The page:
Psych Sells: How YouTube Creators Cash In on Big Emotions

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Sara Friedman
Sara Friedman


If you’ve been on YouTube recently, you know it’s not a platform that celebrates subtlety. Splashy neon thumbnails adorned with floating heads — tongues out and eyes bulging — reign supreme. 

YouTube emotions

But how did over-the-top visuals, voice-overs, and scripts become the norm? And why are these big emotions so effective at influencing viewers?

The answer, for the most part, involves human psychology. And creators have learned tricks to attract, retain, and manipulate viewers to behave in certain ways, whether that’s watching videos for longer or buying more products. 

And it seems to be working: YouTube has over 2B monthly active users and generated $6.6B in worldwide ad revenue in Q1 of 2022. 

Vying for a piece of that pie are YouTubers like Pete Judo, a behavioral scientist and creator who makes videos about habits, productivity, and psychology.  

Judo says that while TikTok videos are too short to build lasting connections with audiences and content on a streaming service like Netflix is too long and overproduced, YouTube is a happy medium for reaching viewers and turning them into future customers. 

“YouTube is a uniquely powerful platform for brand partnerships and captivating viewers, because creators are able to develop and foster long relationships with their audience,” he says.

Though TikTok now lets some users film videos up to 10 minutes long, YouTube is still the platform for creators who want to dive deeper into subject matter — YouTube videos can be up to 15 minutes long for most users, and verified users have no time limits. 

Anna Sullivan, founder and CEO of the Creative Exchange social media agency, says that shorts (whether on TikTok or YouTube) are intended for quick bumps in traffic and immediate viewership, while longer videos aim to gather traffic over time. 

“Since YouTube was created, it has become one of the top search engines,” says Sullivan. “YouTube built off the importance of searchable content, being a parking lot for things people will want to learn, see, do, focusing on evergreen content vs. trends like so many other social channels.”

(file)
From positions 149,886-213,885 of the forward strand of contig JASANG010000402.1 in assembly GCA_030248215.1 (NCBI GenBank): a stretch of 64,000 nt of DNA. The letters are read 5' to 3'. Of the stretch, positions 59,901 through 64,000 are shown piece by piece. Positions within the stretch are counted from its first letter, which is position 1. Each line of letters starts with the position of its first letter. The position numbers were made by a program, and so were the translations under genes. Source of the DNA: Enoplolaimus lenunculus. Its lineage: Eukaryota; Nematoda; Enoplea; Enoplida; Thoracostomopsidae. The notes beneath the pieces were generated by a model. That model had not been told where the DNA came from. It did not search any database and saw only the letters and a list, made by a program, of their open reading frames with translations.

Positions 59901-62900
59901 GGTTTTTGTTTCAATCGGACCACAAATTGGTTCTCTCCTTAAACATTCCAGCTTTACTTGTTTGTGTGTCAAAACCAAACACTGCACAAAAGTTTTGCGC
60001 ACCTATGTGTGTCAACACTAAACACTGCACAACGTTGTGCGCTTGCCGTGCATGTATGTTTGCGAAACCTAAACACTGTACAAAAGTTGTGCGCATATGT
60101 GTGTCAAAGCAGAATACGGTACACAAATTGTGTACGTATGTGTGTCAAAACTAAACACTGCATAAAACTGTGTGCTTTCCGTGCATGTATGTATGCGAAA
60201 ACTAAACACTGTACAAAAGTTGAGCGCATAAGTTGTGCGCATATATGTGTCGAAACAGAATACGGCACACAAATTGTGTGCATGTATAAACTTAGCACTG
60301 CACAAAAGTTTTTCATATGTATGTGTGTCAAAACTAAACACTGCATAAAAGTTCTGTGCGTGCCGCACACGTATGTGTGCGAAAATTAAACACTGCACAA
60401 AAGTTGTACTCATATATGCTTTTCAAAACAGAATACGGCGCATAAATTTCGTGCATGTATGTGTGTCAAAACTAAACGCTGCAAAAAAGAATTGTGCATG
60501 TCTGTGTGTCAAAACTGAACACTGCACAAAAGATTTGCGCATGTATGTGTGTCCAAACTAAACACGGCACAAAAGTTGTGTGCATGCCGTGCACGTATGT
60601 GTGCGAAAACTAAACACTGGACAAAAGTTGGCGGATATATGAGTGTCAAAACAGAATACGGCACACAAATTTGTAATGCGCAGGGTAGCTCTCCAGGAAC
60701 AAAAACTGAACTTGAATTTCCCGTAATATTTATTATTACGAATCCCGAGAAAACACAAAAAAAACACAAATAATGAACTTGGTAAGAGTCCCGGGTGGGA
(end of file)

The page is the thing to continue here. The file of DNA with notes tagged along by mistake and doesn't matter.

Gen Zers and millennials in particular are shifting to favor social media over traditional search engines, meaning that brands who want to reach younger audiences will need to have a social media presence on platforms that support videos like YouTube, TikTok, and Instagram if they want to engage with those age groups. 

The real challenge for creators and brands, though, begins once a viewer has clicked onto a video. Viewers need to be hooked, captivated, and, in a best-case scenario, retained for the entirety of the video. 

This is no easy feat, but experts like Jake Thomas, who runs the Creator Hooks newsletter, have psychology-backed tips to overcome the odds. 

Thomas recommends starting with a good title for your YouTube video, a pivotal step for drawing in viewers. He says titles should hit on at least one of three click-worthy emotions:

    • Curiosity: “You’ll Never Guess What Happened When I X” or “This Entrepreneur’s Biggest Regret in Founding X”

  • Fear: “Five Apps You Will Regret Buying”

  • Desire: “How To Make Your First $10k on YouTube” 

By tapping into these basic human emotions with your YouTube titles, you can more effectively reach potential viewers and customers and persuade them to click play. 

“Knowing your audience is huge — knowing why they’re trying to watch your video, why they’re searching for that keyword, and why they clicked on your video,” says Thomas. “Then open loops and give people a reason to stick around.”